The group has not been linked to any violent acts since 2001 and was recently removed from British and European Union lists of terrorist organizations. The National Council of Resistance of Iran says its goal is the establishment of a secular democracy in Iran. Its supporters include Iranian expatriates, as well as many Western politicians. People’s Mujahedeen members inside Iran appear to be well organized and have passed on intelligence to the United States, despite the official American position that the group is a terrorist organization. This reporter encountered little support for the People’s Mujahedeen among ordinary Iranians during a visit in 2004—though one Iranian political prisoner, in a personal letter, has since praised the kindness of People’s Mujahedeen members with whom he is jailed.
Mohamad Tavakoli, a professor of history and near and eastern civilizations at the University of Toronto, says most Iranians have never forgotten that the People’s Mujahedeen joined forces with Saddam Hussein and invaded their country. “Iranians will not forgive them for that,” Tavakoli says. “Even secular Iranians who have been in opposition to the Islamic Republic, they do not forgive the People’s Mujahedeen and the National Council of Resistance for their collaboration with Saddam Hussein. The mujahedeen and the National Council of Resistance doesn’t have credibility with the Iranian people. It does have some hard-core supporters. But that’s it.”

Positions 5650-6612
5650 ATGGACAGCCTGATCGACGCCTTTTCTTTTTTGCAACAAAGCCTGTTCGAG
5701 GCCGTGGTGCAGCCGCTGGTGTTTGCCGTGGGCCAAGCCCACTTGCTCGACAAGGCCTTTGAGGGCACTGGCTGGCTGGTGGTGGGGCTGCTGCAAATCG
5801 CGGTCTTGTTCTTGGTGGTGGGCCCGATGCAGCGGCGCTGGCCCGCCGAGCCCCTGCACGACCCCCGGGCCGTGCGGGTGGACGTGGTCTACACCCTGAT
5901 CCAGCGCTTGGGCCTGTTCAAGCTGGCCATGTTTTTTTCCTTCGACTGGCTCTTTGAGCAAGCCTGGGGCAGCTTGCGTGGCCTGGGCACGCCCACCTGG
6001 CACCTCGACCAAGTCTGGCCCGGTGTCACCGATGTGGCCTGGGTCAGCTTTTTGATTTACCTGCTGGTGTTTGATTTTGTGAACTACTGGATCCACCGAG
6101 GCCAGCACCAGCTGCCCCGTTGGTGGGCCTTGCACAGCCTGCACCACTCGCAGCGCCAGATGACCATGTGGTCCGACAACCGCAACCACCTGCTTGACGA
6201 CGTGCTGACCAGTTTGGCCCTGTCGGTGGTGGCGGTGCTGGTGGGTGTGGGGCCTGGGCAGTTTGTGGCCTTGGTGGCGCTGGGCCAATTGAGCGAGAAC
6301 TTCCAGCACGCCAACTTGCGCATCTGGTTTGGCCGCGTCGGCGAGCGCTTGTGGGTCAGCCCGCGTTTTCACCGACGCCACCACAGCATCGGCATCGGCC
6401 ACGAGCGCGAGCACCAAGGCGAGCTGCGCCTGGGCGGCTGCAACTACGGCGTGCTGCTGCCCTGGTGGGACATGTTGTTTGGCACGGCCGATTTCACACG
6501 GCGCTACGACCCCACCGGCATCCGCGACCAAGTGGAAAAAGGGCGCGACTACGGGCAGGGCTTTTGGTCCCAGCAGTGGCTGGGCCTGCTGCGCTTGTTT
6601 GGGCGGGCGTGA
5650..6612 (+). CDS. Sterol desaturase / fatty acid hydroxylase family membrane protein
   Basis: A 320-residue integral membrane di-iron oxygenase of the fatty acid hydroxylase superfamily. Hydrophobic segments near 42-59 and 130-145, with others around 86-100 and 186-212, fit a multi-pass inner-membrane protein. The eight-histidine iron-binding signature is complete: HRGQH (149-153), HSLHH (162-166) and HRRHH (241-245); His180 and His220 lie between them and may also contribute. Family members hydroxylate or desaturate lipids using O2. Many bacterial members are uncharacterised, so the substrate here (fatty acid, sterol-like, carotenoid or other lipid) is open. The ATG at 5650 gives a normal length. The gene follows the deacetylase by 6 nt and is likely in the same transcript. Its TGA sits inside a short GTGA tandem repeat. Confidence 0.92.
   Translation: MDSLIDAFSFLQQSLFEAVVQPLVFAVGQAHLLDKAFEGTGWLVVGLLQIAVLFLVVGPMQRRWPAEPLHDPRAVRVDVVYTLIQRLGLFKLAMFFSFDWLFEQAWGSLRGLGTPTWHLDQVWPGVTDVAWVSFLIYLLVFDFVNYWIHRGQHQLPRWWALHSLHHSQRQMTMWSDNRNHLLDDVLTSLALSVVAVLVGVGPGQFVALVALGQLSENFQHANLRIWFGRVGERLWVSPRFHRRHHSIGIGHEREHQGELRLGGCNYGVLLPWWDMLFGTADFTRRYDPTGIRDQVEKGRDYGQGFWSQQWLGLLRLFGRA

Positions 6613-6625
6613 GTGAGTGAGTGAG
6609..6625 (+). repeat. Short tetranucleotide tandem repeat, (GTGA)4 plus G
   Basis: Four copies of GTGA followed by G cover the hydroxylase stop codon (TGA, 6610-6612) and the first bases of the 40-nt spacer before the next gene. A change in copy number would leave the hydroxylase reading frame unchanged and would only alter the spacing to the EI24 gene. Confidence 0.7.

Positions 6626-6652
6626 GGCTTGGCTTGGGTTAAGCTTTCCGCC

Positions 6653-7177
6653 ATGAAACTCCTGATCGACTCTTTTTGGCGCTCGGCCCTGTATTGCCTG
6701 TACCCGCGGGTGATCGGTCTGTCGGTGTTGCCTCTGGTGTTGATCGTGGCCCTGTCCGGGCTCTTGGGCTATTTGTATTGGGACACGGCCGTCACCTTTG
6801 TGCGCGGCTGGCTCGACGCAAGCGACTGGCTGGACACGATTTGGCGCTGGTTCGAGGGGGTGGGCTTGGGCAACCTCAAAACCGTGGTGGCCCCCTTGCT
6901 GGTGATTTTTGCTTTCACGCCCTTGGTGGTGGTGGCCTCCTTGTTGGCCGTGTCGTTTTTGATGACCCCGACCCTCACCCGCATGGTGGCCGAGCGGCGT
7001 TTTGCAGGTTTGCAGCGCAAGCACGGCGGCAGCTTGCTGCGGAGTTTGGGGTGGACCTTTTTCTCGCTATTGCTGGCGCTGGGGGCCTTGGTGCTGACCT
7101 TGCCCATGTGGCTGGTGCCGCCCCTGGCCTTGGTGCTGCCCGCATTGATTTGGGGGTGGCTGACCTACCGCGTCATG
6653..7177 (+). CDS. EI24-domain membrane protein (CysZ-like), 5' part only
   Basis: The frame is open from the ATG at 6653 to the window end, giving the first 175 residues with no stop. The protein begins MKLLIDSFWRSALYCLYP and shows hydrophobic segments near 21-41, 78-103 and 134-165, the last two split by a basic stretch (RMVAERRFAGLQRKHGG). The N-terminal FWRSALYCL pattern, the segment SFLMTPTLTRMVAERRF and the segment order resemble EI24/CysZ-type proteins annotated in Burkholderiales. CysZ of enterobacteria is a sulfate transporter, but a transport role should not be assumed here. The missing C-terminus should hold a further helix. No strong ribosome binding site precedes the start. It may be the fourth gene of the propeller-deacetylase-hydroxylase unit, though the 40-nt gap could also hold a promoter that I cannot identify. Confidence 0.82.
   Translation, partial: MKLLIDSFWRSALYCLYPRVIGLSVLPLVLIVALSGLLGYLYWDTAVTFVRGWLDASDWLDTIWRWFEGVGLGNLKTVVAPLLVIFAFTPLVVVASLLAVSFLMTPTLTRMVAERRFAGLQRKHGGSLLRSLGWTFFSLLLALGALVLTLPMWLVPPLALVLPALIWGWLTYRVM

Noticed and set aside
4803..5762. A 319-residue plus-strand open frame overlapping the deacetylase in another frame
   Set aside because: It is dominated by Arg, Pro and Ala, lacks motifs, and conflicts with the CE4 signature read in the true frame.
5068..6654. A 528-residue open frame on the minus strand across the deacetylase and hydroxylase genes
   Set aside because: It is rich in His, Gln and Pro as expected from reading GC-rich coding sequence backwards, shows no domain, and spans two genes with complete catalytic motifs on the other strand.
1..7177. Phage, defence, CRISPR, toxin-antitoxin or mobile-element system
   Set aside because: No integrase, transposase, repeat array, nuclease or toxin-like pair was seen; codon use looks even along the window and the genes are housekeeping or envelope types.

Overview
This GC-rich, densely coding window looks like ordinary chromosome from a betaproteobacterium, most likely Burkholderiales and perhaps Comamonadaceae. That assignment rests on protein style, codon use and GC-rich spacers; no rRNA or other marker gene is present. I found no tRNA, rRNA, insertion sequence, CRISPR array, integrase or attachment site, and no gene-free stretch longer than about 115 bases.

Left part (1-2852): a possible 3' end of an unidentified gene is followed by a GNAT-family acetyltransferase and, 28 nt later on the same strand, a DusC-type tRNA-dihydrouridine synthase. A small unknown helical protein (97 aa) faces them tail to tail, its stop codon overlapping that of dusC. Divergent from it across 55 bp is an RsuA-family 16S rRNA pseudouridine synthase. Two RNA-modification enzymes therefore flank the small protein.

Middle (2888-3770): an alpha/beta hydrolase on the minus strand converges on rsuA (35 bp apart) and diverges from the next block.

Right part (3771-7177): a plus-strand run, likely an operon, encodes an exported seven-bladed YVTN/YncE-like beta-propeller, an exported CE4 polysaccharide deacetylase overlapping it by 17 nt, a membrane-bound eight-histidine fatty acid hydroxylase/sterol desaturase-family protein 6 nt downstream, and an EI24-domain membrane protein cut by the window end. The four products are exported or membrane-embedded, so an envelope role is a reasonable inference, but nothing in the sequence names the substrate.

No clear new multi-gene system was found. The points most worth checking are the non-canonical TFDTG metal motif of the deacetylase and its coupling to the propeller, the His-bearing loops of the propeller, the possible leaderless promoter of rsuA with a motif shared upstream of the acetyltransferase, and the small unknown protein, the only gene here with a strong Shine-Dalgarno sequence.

Critics, including other Iranian opposition groups as well as the U.S. State Department, describe the NCRI as a personality cult built around Maryam Rajavi and her husband, Massoud, who hasn’t been seen in public for years. Several of its supporters, including at least one Canadian, have set themselves on fire during public protests. A 2005 Human Rights Watch report accused the People’s Mujahedeen of severe human rights violations at its sprawling “Camp Ashraf” headquarters in Iraq, before the camp was disarmed by American forces in 2003. These violations included subjecting dissident members who wished to leave to years of solitary confinement, abuse, torture, and, in two cases, murder. (The future of the camp’s 3,500 residents, who include scores of Canadians, is unclear. The Iraqi government wants them out of the country. People’s Mujahedeen members fear they will be jailed or worse should they return to Iran.)
The Canadian delegates to Paris appear to have been aware that they would be attending NCRI events. Wappel described the purpose of his trip to the ethics commissioner as “to meet with representatives of the National Council of Resistance of Iran.” He told Maclean’s that he supports the removal of the People’s Mujahedeen from Canada’s list of banned terrorist groups. According to a press release from the NCRI’s foreign affairs committee, Wappel, Folco, and Ratansi all attended a meeting hosted by Rajavi, where they also pledged to work at getting the People’s Mujahedeen removed from Canada’s list of terrorist groups.